But that equilibrium can occur on any one of a number of different levels. O’Hanlon is basically urging the world to settle into a stable high equilibrium, in which real US defense spending grows at around two percent per year and the Chinese grow faster than that.
In an alternative scenario, we reach an equilibrium at a lower level. Real US defense spending stays near where it is, and real Chinese defense spending grows, but at a modest rate. That low equilibrium would leave us better off. And it would also leave the Chinese better off. And the Indians and the Russians and the Japanese and everyone else. The world could maintain roughly the same balance of power as in the high cost equilibrium, but with dramatically less wastage of resources. Now the low equilibrium would be somewhat harder to achieve as a political and diplomatic matter. But since it the low equilibrium implies a much higher standard of living for the population of the entire world, it seems to me to be worth aiming for.
I don't think that's true. Nations do not move their defense budgets up and down in tandem. If the U.S. reduces its budget, Japan, China, and India will all be incentivized to spend more rather than less to fill up the power vacuum. After all, if what Yglesias was saying was true, then why not continue to lower military spending until we get close to the lower bound? China, Japan, India, and every other country could then just lower their spending too, we'd all save a bunch of money, sing kumbaya, and be happy.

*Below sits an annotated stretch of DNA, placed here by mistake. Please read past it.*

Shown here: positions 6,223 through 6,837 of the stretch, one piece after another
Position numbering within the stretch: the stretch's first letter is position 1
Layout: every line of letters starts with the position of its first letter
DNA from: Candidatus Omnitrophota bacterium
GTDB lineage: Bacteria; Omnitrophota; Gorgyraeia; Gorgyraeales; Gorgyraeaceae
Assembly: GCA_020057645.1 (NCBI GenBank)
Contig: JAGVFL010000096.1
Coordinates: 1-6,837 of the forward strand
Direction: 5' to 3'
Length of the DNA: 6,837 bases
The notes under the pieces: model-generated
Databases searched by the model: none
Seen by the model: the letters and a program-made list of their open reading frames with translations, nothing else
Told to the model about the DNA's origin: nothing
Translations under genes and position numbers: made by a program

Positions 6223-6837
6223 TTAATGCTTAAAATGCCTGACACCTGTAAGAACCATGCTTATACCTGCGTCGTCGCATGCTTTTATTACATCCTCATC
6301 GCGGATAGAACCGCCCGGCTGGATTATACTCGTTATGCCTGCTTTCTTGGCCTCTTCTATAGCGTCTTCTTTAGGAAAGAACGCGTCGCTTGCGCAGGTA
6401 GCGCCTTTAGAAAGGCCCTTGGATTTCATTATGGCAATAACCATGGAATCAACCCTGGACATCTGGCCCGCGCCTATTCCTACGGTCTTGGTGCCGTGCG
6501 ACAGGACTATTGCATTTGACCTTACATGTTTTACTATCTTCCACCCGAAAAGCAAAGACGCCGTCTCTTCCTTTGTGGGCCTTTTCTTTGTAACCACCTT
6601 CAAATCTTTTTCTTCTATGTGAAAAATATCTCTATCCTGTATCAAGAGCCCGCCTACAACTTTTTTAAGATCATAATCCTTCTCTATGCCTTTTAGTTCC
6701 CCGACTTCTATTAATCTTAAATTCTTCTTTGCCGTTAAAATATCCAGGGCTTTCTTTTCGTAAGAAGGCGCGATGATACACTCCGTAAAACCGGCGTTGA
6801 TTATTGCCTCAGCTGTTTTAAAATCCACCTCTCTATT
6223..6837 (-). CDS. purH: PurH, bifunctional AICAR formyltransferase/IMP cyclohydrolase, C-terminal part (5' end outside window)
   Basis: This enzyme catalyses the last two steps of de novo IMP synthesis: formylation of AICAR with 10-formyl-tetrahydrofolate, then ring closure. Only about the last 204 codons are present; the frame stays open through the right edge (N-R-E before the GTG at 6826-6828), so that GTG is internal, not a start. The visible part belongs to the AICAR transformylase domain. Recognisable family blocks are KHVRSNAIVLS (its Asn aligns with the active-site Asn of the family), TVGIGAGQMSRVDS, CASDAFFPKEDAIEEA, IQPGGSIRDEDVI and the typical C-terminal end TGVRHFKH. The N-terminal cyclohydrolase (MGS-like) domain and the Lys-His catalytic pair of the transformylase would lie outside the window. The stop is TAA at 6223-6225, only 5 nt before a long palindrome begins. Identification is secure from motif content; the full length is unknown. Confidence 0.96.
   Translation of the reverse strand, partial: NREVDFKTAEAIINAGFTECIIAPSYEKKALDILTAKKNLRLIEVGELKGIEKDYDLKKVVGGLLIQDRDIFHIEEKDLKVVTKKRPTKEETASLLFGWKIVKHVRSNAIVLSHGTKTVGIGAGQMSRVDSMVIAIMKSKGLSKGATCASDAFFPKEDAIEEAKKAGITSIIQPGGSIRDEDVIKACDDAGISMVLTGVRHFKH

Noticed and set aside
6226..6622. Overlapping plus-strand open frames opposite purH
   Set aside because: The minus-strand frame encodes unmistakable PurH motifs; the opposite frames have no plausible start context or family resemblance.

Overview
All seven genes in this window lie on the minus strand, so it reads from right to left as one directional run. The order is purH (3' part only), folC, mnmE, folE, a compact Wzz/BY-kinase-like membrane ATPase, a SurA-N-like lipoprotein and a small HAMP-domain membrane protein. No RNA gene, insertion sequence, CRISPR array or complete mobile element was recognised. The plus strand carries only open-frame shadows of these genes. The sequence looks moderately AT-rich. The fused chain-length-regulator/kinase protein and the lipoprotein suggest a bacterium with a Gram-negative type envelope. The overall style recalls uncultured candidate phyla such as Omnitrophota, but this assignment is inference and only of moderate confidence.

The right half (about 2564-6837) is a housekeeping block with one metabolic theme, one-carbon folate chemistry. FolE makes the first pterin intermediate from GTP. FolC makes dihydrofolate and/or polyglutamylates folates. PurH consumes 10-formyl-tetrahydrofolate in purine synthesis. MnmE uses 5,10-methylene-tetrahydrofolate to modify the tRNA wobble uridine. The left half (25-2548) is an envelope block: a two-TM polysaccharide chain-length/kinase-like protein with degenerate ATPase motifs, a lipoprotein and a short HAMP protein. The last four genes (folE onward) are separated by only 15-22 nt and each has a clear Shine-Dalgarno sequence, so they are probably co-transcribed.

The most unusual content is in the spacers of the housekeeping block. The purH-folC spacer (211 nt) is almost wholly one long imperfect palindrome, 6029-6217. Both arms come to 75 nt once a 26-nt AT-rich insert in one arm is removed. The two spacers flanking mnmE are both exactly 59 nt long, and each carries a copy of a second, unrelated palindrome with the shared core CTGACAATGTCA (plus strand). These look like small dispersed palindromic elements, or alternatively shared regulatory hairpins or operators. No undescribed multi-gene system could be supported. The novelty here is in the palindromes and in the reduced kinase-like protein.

Of course, that's not the way the world works. I don't think there is a Pareto-improving "low equilibrium" in which the U.S. cuts military spending and Asia responds by doing the same. I think that scenario leads to a different equilibrium in which the U.S. security guarantee in Asia become less credible. So Asia begins an arms race spurred by security dilemmas (we're already seeing some of this in Japan and N. Korea), and the region starts balancing against China. The U.S. might save some money, but Asia will spend much, much more and be less secure for it.
International relations theory is pretty clear on this point: when faced with uncertainty, states respond by building up their defenses, not by toning them down. Yglesias almost recognizes the logic of this this in his second-to-last sentence, but I think he massively understates the problem because he doesn't understand international relations.
P.S. A friend, who is in an economics Ph.D. program at a major university, wrote that Yglesias just doesn't understand basic concepts in game theory. This is basically what I was saying, since most canonical IR theory is based in whole or part on game theory. Now, Yglesias may actually understand the concepts, but he does not seem able to apply them.